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The Evolution of Facebook's Pronoun Problem

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Remember when you had to talk about yourself as some sort of outside observer of your own thoughts on Facebook? In the early days, the status update frame was a fill-in-the-blank sentence (Arika is _______) that forced you to talk about yourself in the third person (…enjoying her breakfast). Later, under the influence of Twitter's more open-ended form, the frame dropped the "is" and used the prompt "What's on your mind?" At first people found the old third-person habit hard to break and persisted in using the username as the subject of every update (Arika ate an omelet for breakfast!), but eventually the username was moved out of the way and we started talking about ourselves in the first person (My breakfast was so good today. I love omelets!).

But the evolution of the status update didn't solve all of Facebook's third-person problems. Facebook didn't just report what you wrote, it would also talk about you to your friends. Before 2008, if you hadn't specified in your profile whether you were male or female, your friends might see updates like these: "Arika has changed their profile picture." "Arika commented on their status." If it didn't know whether to use his or her, it resorted to the old standby, singular they.

Singular they has a long, distinguished history, and though it is yet to be universally accepted as correct, it seems to be well on its way there. While sentences like "Everyone clapped their hands" and "Someone left their bag behind" don't ruffle too many feathers (they are at least less cumbersome than "Everyone clapped his or her hands"), sentences where the gender of the subject is known do sound a bit jarring with a singular they. People complained when they saw Facebook's singular they (especially with the word "themself" in updates like "Arika tagged themself in a photo"), and so Facebook came up with the solution of forcing people to chose male or female when creating profiles and asking those who hadn't specified before the requirement to make a pronoun choice:

People who wanted to keep the gender-neutral choice objected. Facebook explained that while they wished to respect groups "that find the male/female distinction too limiting" they also had to respond to "feedback from translators and users in other countries" where "translations wind up being too confusing when people have not specified a sex on their profiles."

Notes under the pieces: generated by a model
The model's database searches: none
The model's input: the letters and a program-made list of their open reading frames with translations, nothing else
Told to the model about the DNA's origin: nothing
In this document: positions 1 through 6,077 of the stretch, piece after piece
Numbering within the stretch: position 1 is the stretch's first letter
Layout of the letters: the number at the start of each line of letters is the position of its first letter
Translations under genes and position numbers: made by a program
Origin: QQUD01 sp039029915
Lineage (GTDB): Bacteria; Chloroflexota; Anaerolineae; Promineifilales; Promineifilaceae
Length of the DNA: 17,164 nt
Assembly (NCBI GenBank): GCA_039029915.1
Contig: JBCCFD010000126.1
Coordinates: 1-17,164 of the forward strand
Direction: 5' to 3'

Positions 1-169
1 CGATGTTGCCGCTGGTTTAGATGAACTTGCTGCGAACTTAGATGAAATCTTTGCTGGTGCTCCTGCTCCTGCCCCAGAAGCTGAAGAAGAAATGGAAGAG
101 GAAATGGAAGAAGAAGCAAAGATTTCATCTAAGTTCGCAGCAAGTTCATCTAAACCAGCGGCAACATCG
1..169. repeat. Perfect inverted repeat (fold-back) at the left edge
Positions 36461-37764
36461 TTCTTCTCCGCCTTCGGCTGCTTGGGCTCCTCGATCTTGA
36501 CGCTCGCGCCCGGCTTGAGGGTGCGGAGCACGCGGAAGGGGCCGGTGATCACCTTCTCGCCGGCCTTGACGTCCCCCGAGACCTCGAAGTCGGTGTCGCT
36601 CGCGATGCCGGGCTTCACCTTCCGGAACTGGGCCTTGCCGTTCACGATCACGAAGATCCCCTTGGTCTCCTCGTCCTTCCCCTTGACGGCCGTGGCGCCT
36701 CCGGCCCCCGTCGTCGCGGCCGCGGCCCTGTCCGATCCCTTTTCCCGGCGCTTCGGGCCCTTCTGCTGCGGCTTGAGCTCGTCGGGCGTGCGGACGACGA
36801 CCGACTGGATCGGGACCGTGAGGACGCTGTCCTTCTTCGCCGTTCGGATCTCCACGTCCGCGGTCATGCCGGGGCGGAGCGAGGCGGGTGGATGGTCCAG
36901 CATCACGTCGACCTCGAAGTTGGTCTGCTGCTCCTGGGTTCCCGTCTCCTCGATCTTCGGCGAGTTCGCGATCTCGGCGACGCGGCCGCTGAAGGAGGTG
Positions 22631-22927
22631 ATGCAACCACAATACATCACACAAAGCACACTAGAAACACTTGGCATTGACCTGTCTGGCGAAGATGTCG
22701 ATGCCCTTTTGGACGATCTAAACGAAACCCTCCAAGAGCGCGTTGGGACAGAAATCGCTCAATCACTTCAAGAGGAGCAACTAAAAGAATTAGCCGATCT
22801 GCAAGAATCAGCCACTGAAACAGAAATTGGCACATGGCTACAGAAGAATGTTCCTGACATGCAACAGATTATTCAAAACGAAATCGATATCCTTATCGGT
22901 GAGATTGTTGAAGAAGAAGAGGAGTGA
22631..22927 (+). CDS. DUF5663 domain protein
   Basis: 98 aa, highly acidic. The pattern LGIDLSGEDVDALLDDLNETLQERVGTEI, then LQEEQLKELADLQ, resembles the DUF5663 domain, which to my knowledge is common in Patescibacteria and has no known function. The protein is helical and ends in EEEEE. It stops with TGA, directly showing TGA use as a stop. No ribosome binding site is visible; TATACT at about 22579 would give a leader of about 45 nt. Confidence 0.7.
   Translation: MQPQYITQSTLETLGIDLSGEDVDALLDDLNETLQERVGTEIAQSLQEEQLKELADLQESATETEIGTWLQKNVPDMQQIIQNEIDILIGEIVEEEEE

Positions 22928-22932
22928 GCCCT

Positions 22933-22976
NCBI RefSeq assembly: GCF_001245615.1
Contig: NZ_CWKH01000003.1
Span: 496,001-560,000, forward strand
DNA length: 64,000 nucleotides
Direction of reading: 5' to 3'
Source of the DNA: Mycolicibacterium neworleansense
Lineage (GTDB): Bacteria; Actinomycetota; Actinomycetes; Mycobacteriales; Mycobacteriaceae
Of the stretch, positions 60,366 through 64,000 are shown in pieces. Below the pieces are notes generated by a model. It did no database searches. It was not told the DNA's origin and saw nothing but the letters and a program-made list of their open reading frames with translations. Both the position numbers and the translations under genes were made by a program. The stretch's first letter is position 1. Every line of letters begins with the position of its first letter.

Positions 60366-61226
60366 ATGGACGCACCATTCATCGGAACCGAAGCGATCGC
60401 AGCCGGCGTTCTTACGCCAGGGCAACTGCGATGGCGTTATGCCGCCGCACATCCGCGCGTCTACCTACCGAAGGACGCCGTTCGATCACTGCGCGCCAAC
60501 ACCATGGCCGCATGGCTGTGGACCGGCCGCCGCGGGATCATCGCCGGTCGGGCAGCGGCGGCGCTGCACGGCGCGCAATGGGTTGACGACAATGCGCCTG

Facebook's solution to the pronoun problem introduced a different sort of pronoun problem. People who didn't want to identify as male or female had to either switch to Google+ (which offered a choice between male, female, and other) or find a workaround. They eventually discovered some workarounds that involved changing elements of the Facebook code so that the old default with singular they showed up again, but one ingenious fix by Meitar Moskovitz goes even further than that, allowing the user to choose whatever pronouns "zie" wants. You can be zie, xe, thon, yo or anything you choose.

There have been attempts to introduce gender neutral pronouns since the 1850s. Dennis Baron, author of Grammar and Gender, keeps a list of them, ranging from hiser to zon, here. These were originally proposed for grammar reasons, to avoid singular they. Later, in the 1960s and '70s, they were put forward as tools for avoiding sexist language. Lately some of them have gained traction in transgender forums. But getting English speakers to embrace a totally new pronoun is a hard sell. English speakers already solved the problem long ago when they started using singular they (like Chaucer and Shakespeare did) which is already widespread in casual speech, if not in writing. Facebook is a mode of casual communication; they had the right idea in the beginning. Arika misses thons old profile.

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Zillow to Introduce 3D Tours of Houses and Apartments